but why do folk **** on Welsh names in that manner.


Ignorance? But then again, why not put an s on the end of a Welsh
mountain to make it plural?


Anglicisations are not bad, but they should be like they used to be,
based on the sound of the original, not the spelling.(see Irish hill
names, or Cairngorm. ( I use Cairngorm for the Glen More one and Carn
Gorm for the other 4, but thats just my habit)

eg.. Carneths iso Carneds

Also places like Wales and parts of England, Transylvania etc that
have different languages often use totally different names for places
in their respective languages. Llanandras - Presteigne , Llwydlo -
Ludlow , Brasso - Brasov - Kronstadt etc. The spelling of Paris in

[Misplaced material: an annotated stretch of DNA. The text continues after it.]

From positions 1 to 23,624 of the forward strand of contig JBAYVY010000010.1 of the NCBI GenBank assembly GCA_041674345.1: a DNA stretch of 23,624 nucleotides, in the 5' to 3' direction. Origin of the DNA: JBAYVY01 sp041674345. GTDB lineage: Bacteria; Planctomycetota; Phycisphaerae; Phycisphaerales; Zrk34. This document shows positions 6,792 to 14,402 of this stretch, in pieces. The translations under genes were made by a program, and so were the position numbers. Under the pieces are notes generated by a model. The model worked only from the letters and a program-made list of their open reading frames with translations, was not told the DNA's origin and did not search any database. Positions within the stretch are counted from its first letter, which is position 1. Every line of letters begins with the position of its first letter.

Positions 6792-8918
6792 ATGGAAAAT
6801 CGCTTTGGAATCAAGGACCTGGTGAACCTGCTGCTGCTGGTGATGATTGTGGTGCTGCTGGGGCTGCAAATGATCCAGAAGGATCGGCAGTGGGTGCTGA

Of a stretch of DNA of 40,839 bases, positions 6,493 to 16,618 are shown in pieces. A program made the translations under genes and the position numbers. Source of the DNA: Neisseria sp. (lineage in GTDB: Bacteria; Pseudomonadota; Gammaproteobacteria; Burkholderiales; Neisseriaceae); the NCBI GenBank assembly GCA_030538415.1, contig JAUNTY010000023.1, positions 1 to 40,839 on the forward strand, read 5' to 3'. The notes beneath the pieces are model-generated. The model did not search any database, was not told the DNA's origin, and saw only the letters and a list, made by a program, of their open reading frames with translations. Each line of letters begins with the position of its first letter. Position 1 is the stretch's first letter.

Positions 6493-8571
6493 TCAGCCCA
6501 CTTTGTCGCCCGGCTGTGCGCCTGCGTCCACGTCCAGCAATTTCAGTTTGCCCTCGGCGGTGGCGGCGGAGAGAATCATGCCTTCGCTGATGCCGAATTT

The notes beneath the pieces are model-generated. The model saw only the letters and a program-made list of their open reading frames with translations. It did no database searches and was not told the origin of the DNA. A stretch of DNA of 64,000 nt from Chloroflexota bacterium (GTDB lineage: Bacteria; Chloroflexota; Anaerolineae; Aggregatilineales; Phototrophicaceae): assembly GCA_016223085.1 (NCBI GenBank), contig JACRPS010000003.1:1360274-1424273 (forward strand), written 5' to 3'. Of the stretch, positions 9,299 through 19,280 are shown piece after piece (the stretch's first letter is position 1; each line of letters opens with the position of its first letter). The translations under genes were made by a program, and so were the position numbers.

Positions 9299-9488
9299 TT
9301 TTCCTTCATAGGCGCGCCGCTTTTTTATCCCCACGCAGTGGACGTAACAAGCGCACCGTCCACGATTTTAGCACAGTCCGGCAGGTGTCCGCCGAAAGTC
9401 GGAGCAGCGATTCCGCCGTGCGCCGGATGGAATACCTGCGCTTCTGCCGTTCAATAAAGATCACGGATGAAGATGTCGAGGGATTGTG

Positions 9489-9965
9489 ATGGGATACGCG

English is probably a coincidence, its a different word.


The Welsh do it with English names too. Bwcle for Buckley. Wrecsam
for Wrexham etc. I know these places are in Wales but the names are
English ones.

Porthmadog is a more extreme example.

A lot of peaks in the Mamores have English names...These are used by
locals in Kinlochleven. They are often translations of the Gaelic ,
they are genuine English names. Not clumsy puns and no need to try and
work out what version of Na Gruagaichean to use...


A bit like The Cobbler then.

--
Adrian
  #70  
Old December 19th 04, 07:02 PM
Adrian Tupper
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Posts: n/a
Default

"druidh" wrote in
k:


"Adrian Tupper" wrote in message
...
(RJ Webb) wrote in news:41c1610f.6020921